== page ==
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We had thanksgiving dinner in the mountains, complete with turkey (for meat eaters) that was cooked underground in the earth oven. This was a fun night and everyone got together to eat and drink and be merry.
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Sadly however, my time was cut short because one of the owners and I had a huge personality clash. He was always using a lot of heavy drugs and so was either high on life or down in the dumps with the after effects. He had half learned Spanish (badly) purely as a means to get what he wanted and had no desire to actually speak with and get to know the local people. He asked me to help him with his Spanish and then got angry when I did. He treated the local people badly, underpaid them, and said horrible things about them behind their backs. This was something I could not stand for seeing as I love this country almost as much as I love my own. I know I am loud, and can be highly annoying at times, but I worked my ass off and felt that I genuinely did a good job. However, I made the decision to leave because of the abusive manner in which he treated me and others. Most of the staff found him to be highly irritable, had a bad energy, and made other people feel down about themselves – and as I travel around the world that is definitely not how I choose to spend my time feeling! However, I am still grateful for the time I had there, the experience, the beauty of the place, and the good people I did meet there.
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I will miss nights sleeping out under the shooting stars on the big hammock with friends, I will miss living in the mountains and dancing in the rain. But I choose to see it as lesson learned rather than something to hold a grudge over or be sad about. I have learned I will never again work for an expat organisation while in Latin America, instead working for the local people. This is purely because I want to be working in a purely Spanish speaking environment. And 2, I will never work for people who are high on drugs all of the time. And by learning 2 more things that I don't want, I am getting closer to finding what it is that I do want. And so now, I write this from the family house of my good friend Didier. I am staying here for the moment thanks to their wonderful kindness and understanding of my situation. It is also a very strange feeling as I waved his parents and son off at the airport yesterday as they made their way to New Zealand to be with Didi and Cindy for Christmas. I have never truly understood the desire to get into someone’s suitcase quite so much…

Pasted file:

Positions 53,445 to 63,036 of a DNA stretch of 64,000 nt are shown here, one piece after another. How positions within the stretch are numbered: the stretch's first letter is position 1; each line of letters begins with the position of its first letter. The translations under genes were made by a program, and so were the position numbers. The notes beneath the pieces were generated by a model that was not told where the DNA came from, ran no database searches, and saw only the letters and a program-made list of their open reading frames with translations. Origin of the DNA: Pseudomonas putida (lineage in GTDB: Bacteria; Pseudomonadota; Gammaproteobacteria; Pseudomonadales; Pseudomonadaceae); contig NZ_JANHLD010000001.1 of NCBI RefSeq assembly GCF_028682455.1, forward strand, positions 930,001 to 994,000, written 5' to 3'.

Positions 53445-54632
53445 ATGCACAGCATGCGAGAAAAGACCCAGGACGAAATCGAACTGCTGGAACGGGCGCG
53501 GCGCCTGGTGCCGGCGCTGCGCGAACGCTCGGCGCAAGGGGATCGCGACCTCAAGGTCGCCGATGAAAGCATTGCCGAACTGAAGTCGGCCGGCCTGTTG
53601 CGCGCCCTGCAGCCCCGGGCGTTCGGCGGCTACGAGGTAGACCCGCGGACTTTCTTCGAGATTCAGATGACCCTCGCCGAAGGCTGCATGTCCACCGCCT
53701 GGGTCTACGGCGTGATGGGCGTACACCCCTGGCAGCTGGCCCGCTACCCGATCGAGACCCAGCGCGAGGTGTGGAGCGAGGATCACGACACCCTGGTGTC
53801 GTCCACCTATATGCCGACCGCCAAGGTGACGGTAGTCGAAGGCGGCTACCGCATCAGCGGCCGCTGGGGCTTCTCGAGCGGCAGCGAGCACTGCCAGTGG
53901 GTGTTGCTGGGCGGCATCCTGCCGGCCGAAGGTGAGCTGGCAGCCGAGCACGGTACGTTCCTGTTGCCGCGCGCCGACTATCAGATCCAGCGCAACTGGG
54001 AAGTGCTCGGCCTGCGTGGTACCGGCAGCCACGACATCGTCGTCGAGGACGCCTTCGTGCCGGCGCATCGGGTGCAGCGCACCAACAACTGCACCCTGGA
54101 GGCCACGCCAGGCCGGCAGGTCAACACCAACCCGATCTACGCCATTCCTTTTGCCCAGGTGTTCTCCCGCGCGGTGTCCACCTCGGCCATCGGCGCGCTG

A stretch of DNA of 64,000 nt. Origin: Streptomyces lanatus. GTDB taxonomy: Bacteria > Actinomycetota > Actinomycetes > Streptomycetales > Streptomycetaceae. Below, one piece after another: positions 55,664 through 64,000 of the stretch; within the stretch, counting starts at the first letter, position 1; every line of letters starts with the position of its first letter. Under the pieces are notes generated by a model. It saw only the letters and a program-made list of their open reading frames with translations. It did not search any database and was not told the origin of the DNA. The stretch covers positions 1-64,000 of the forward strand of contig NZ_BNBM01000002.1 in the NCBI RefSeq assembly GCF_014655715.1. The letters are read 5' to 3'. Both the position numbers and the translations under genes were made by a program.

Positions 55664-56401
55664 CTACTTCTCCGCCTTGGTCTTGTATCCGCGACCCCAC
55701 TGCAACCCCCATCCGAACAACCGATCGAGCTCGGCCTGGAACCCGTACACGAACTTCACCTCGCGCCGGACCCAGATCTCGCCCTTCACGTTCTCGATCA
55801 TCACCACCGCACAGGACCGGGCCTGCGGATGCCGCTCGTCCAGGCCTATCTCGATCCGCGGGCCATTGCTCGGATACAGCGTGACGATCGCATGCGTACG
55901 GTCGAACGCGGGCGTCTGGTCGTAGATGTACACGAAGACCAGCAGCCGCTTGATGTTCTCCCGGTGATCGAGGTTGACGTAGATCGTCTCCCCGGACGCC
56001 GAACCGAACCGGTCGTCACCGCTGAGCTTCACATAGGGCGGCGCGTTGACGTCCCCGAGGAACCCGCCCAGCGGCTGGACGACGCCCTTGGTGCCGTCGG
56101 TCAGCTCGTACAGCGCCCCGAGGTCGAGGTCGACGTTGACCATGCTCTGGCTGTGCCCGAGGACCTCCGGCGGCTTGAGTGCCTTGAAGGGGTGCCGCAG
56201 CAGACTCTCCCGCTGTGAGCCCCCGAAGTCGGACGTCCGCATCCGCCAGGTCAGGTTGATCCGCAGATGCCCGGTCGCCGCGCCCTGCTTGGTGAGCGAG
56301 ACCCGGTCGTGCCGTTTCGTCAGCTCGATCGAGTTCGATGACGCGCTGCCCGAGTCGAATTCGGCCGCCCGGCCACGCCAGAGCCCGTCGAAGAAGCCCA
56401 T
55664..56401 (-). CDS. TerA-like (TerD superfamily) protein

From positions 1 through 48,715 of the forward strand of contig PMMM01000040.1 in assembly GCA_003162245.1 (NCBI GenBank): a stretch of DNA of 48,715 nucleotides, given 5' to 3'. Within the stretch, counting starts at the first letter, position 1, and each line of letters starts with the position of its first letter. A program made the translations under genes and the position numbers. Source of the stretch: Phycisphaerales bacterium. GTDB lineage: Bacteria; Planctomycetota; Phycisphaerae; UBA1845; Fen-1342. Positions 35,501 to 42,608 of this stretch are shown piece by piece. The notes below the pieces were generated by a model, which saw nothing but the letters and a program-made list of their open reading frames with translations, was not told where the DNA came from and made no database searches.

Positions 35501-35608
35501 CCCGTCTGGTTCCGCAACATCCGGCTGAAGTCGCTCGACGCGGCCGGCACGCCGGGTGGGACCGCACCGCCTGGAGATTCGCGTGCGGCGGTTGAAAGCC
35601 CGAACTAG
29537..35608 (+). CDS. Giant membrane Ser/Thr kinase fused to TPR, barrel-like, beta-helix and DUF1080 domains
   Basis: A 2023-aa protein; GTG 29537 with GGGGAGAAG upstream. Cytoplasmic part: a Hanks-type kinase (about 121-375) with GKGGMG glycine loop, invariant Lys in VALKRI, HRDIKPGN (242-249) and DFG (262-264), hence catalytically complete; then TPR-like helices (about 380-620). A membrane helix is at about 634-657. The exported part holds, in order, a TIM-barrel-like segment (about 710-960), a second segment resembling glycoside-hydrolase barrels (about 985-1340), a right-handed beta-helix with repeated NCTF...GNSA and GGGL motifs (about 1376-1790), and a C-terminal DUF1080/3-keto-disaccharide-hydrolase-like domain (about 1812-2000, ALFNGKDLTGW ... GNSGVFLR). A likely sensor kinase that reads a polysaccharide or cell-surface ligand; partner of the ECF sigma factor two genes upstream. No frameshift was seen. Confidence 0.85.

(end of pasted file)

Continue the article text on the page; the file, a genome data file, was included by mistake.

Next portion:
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And again, I am unsure of which way I am going to go now. I know I have 1 month until my flight to the Dominican Republic on January 16th. I have Christmas, New Years, and my birthday to get through here without any friends and not even a single plan other than to spend a lot of time editing and working on the book to get some money back into my account. I have also decided to spend my birthday at the hairdressers, as my hair has become almost out of control due to the sea, the pool, the humidity, the jungle, and the endless wandering.
I was talking to a friend yesterday who told me that he is worried about me and wanted to know if I am happy. The truth is, yes I am fine and I am enjoying my travels and my adventures. My Spanish is growing from strength to strength and I love that I can speak two languages and that I can truly immerse myself in the life here in a way not many other travellers can. But I have not found anything on my travels yet, that is equal to or better than the life I had at home. And I wonder if that is why I keep searching, am still unable to stop and stay put in one place, and why I still struggle to find my place in the world. However, I remind myself that I am only 6 months in, that I have seen more of the world than many people ever will, and that I have some very big plans for the next year of wandering ahead. Including a much needed beach day tomorrow with Didi’s brother Ariel. Bring on the sea, it has been 2 months since I have even smelt it x
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Posted by chasingsummer 11:01 Archived in Colombia Tagged mountains trees hiking jungle caribbean adventures giant_hammock Comments (0)